Light-activated chemical probing of nucleobase solvent accessibility inside cells

An Erratum to this article was published on 14 February 2018

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Abstract

The discovery of functional RNAs that are critical for normal and disease physiology continues to expand at a breakneck pace. Many RNA functions are controlled by the formation of specific structures, and an understanding of each structural component is necessary to elucidate its function. Measuring solvent accessibility intracellularly with experimental ease is an unmet need in the field. Here, we present a novel method for probing nucleobase solvent accessibility, Light Activated Structural Examination of RNA (LASER). LASER depends on light activation of a small molecule, nicotinoyl azide (NAz), to measure solvent accessibility of purine nucleobases. In vitro, this technique accurately monitors solvent accessibility and identifies rapid structural changes resulting from ligand binding in a metabolite-responsive RNA. LASER probing can further identify cellular RNA–protein interactions and unique intracellular RNA structures. Our photoactivation technique provides an adaptable framework to structurally characterize solvent accessibility of RNA in many environments.

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Figure 1: Characterizing the reactivity of NAz.
Figure 2: Reactivity of NAz with SAM-I RNA.
Figure 3: Differential structure probing mapped onto the SAM-I crystal structure.
Figure 4: LASER probing inside living cells.
Figure 5: LASER probing of the U1 snRNP inside living cells.

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  • 22 January 2018

    In the version of this article initially published online, the submission date was incorrectly stated as 21 June 2016. The correct date is 15 June 2017. The error has been corrected in the PDF and HTML versions of this article.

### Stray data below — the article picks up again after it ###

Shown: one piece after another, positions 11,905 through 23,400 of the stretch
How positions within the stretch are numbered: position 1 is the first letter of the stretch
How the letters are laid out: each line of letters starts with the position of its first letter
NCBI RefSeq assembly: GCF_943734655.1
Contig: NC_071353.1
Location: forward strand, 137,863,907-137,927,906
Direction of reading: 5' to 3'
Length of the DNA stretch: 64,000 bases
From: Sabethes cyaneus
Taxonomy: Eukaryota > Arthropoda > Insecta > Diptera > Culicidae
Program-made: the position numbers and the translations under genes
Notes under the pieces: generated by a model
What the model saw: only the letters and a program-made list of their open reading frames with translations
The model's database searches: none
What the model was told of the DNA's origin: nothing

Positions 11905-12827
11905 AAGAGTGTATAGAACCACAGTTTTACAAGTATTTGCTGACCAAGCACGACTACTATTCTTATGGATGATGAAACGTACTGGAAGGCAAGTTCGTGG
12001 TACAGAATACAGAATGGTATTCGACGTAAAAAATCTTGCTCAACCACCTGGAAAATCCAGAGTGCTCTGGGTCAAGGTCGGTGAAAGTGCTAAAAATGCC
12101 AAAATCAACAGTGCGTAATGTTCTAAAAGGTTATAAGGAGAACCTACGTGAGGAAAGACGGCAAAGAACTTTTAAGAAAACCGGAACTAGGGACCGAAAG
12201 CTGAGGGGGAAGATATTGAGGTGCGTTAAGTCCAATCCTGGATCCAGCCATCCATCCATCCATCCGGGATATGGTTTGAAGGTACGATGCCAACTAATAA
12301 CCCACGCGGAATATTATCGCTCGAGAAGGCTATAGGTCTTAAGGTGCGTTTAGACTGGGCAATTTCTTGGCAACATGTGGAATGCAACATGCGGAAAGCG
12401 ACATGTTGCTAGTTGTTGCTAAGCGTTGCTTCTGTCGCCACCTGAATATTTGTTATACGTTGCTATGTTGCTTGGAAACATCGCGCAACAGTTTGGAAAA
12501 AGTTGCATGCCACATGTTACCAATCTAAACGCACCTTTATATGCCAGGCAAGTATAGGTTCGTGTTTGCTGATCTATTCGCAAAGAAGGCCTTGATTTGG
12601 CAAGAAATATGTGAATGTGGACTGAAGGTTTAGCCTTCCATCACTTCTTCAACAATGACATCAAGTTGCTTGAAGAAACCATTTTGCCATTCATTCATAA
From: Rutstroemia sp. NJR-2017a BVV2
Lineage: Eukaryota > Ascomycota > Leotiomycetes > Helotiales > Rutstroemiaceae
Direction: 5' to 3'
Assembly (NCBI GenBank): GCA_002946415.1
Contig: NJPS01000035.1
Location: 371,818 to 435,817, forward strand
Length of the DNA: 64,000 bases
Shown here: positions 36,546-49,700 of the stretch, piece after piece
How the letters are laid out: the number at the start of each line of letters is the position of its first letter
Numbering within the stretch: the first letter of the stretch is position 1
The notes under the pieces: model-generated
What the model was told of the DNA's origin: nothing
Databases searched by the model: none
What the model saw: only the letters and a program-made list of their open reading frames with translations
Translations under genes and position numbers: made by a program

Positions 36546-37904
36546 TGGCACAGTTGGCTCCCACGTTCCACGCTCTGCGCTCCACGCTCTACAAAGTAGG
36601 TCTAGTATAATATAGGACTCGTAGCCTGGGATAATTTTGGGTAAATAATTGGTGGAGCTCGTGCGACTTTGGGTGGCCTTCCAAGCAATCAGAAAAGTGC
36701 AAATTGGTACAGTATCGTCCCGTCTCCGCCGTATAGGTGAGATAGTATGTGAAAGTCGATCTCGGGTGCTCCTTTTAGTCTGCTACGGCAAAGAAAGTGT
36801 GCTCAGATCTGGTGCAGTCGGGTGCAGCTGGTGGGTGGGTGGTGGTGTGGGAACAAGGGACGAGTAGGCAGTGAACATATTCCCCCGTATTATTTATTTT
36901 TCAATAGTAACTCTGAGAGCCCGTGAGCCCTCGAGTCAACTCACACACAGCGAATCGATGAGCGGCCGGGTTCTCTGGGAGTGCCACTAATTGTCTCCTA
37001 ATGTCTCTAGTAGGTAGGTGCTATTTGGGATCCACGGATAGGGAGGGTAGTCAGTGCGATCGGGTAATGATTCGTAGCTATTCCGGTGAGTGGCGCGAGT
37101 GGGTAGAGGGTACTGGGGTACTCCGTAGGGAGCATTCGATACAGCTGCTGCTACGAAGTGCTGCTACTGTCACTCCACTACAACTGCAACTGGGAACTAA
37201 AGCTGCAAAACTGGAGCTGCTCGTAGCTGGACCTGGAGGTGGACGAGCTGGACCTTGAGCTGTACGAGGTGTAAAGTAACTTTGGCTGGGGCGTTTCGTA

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Acknowledgements

We thank members of the Spitale lab for their careful reading and critique of the manuscript. The Spitale lab is supported by startup funds from the University of California, Irvine, and the NIH (1DP2GM119164 RCS) and 1RO1MH109588 (RCS). F.F. and the computational work are supported by the US Department of Energy under Award DE-SC0008694. C.M.H. acknowledges financial support from the National Science Foundation (DMR-1212842 and CHE-1609889), as well as generous allocations of computational resources at the Ohio Supercomputer Center. Femtosecond TRIR experiments were performed at The Ohio State University's Center for Chemical and Biophysical Dynamics.

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Contributions

C.F. performed synthesis of the NAz probe and all positive controls, and did all analysis to determine reactivity. D.C. performed all RNA structure probing experiments. J.J. performed TRIR experiments with help from W.H.C. and C.M.H. M.M. performed density functional theory calculations and analyzed the results with C.F. and F.F. N.D. and I.R.C. assisted with HPLC and LC–MS experiments. J.J., W.H.C., and C.M.H. performed the CASSCF and B3LYP/6-31+G** using Gaussian09. C.F. and D.C. wrote the manuscript with help from R.C.S. All authors read and helped finalize the manuscript before submission.

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Correspondence to Robert C Spitale.

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The authors declare no competing financial interests.

Supplementary information

Supplementary Text and Figures

Supplementary Tables 1–8, Supplementary Figures 1–16 (PDF 2533 kb)

Life Sciences Reporting Summary (PDF 128 kb)

Supplementary Note 1 (PDF 1303 kb)

Supplementary Note 2 (PDF 393 kb)

Supplementary Data Set 1

Cartesian Coordinates of Structures presented in Supplementary Figures 1 and 2. (XLSX 69 kb)

Supplementary Data Set 2

Cartesian Coordinates of Structures presented in Supplementary Figures 3–6. (XLSX 47 kb)

Supplementary Data Set 3

LASER (+SAM) and corresponding solvent accessibility measurements at C8. Values are in A2. Solvent was contoured to 2 Å. (XLSX 44 kb)

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Feng, C., Chan, D., Joseph, J. et al. Light-activated chemical probing of nucleobase solvent accessibility inside cells. Nat Chem Biol 14, 276–283 (2018). https://doi.org/10.1038/nchembio.2548

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